First, Icon moves to dismiss Kelley's claims for trademark infringement and unfair competition. Essentially, this argument claims that Icon is the senior user of the IFIT and IFIT.com marks "with nationwide priority and exclusive right to use those marks in commerce." Dkt. No. 28 at 1. Because this exclusive right also gives Icon the right to prevent any use of "confusingly similar" marks, Icon alleges that Kelley's use of iFitCoach and iFitnessCoach infringes on its marks. This is the basis for its own claims against Kelley. However, Icon takes this point a step further. It now alleges that because it has argued that the iFitCoach and iFitnessCoach marks are confusingly similar to its IFIT and IFIT.com marks, that it is the senior user, and Kelley cannot now bring his own trademark infringement and unfair competition claims for Icon's later use of the iFitCoach mark.

While this may in fact be proven true, Icon's argument assumes too much at this point. Icon, in making this claim, is assuming that Kelley's marks are confusingly similar to its own, a point that has yet to be proven. In fact, as discussed at length in this Court's previous Report and Recommendation, the likelihood of confusion analysis is "typically a question of fact." Dkt. No. 18 at 4 (quoting Xtreme Lashes, LLC v. Xtended Beauty, Inc., 576 F.3d 221, 227 (5th Cir. 2009)). Though the Court found that Icon had "sufficiently alleged a similarity of the marks," it did not decide that Kelley's iFitCoach and iFitnessCoach marks were confusingly similar. Id. at 5 (emphasis added). Icon, in its reply, states that the likelihood of confusion analysis "is irrelevant because . . . Kelley's counterclaims specifically allege that there is a likelihood of confusion between Kelly's marks and ICON's marks." Dkt. No. 36 at 4. While Kelley does allege a likelihood of confusion, it is not with Icon's IFIT marks, but rather with Icon's use of iFitCoach beginning in 2017. Thus, Kelley has not admitted a likelihood of confusion between his own marks and those in which Icon would have priority. As such, the likelihood of confusion argument is well taken.

Importantly, Kelley is only claiming that Icon's use of the iFitCoach mark in 2017 infringes on his own trademark. He is not alleging that IFIT and IFIT.com marks are confusingly similar. Exactly the opposite. Icon conflates the two marks, in an attempt to establish priority. While it is clear that Icon used both the IFIT and IFIT.com marks prior to Kelley's use of the iFitCoach and iFitnessCoach marks—Kelley does not dispute this—Kelley has alleged that Icon did not begin using iFitCoach until 2017, six years after Kelley began using his marks. Thus, to show priority, Icon would have to show that the IFIT marks were confusingly similar to Kelley's marks—which has not yet been proven.

Nor do the cases cited by Icon mandate dismissal of Kelley's claims. Icon points to a line of cases which found that the addition of another word, such as "coach", to the plaintiff's mark does not prevent a finding of likelihood of confusion. See Elvis Presley Ents., Inc. v. Capece, 141 F.3d 188, 201-02 (5th Cir. 1998); Marathon Mfg. Co. v. Enerlite Prod. Corp., 767 F.2d 214, 219 (5th Cir. 1985); Virgin Ent. Ltd. v. Nawab, 335 F.3d 141, 149 (2d Cir. 2003). However, none of these cases were decided at the motion to dismiss stage, but were rather decided after evidence on all of the factors had been presented. Thus, the courts in those cases were weighing the "eight digits of confusion," of which the similarity of the marks is only one factor. Bd. of Supervisors for La. State Univ. Ag. & Mech. College v. Smack Apparel, Co., 550 F.3d 465, 478 (5th Cir. 2008) ("No single factor is dispositive, and a finding of likelihood of confusion need not be supported by a majority of factors."). Though the addition of the word "coach" is certainly one point to consider in the likelihood of confusion analysis, it is by no means dispositive. As such, the Court cannot say, as a matter of law, that Icon is the senior user in the iFitCoach and iFitnessCoach marks. Rather, Kelley has sufficiently pled his unfair competition and trademark infringement claims, and they should not be dismissed.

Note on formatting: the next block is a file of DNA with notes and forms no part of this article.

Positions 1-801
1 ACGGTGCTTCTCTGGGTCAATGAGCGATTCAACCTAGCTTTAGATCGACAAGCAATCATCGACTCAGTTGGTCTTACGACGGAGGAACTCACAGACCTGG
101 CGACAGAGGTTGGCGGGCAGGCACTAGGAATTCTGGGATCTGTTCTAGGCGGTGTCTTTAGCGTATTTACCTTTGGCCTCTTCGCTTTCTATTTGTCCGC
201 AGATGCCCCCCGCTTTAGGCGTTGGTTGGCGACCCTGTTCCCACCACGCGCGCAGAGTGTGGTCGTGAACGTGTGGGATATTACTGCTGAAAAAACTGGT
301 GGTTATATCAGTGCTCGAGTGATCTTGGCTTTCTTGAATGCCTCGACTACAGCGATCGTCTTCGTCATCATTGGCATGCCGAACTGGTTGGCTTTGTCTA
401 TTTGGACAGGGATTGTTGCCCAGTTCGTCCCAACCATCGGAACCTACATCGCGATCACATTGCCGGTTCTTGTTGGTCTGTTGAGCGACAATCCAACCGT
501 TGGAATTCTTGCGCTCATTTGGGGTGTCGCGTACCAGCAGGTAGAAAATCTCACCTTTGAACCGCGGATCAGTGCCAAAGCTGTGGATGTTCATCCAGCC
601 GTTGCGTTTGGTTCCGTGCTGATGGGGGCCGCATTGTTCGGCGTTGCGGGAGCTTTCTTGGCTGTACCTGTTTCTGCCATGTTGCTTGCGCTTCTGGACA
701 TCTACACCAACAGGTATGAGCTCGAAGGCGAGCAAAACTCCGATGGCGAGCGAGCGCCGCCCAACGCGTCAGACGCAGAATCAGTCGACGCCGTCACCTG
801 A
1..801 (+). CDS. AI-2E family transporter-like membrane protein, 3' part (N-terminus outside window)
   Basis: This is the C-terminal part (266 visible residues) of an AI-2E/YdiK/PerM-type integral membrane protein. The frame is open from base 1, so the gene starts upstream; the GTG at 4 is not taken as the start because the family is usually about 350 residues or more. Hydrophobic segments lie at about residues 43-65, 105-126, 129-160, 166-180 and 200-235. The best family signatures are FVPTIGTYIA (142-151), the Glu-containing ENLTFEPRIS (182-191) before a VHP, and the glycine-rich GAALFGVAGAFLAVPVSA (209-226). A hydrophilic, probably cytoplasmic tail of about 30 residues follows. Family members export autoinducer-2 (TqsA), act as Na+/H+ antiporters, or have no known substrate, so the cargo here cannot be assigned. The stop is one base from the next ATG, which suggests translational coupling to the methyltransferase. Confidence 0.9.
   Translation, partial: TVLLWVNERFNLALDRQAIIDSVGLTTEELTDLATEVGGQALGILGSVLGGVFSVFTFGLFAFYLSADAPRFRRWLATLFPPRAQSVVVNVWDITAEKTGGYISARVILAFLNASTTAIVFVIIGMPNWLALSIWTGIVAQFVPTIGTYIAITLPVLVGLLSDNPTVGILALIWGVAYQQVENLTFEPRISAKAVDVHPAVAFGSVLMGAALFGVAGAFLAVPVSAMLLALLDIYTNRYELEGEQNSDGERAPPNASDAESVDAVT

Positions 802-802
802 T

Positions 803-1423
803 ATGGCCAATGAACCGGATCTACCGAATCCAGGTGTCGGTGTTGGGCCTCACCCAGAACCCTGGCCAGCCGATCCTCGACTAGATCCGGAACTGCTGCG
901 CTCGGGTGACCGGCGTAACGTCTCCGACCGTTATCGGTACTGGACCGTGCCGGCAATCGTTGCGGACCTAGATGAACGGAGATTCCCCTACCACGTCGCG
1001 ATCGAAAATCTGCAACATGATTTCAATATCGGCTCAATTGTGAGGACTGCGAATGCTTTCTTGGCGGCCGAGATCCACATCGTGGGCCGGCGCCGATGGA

Elvis Presley Ents., 141 F.3d at 202 ("The connotation of the marks are similar, and this digit of confusion therefore weighs in favor of a likelihood of confusion."); Marathon Mfg., 767 F.2d at 222 (affirming the lower court's decision on cross motions for summary judgment that the marks were confusingly similar, taking into consideration the design, product similarities, and evidence of actual confusion); Virgin Ent., 335 F.3d at 149 (determining on appeal that the plaintiff, on a motion for preliminary injunction, had established a likelihood of confusion after considering all of the factors); see also Nikon Inc. v. Ikon Corp., 987 F.2d 91, 94 (2d Cir. 1993) (affirming on appeal the lower court's ruling after a bench trial); Bd. of Regents of the Univ. of Houston Sys. v. Houston Coll. of Law, Inc., 214 F. Supp. 3d 573, 587 (S.D. Tex. 2016) (weighing all eight factors on a motion for preliminary injunction).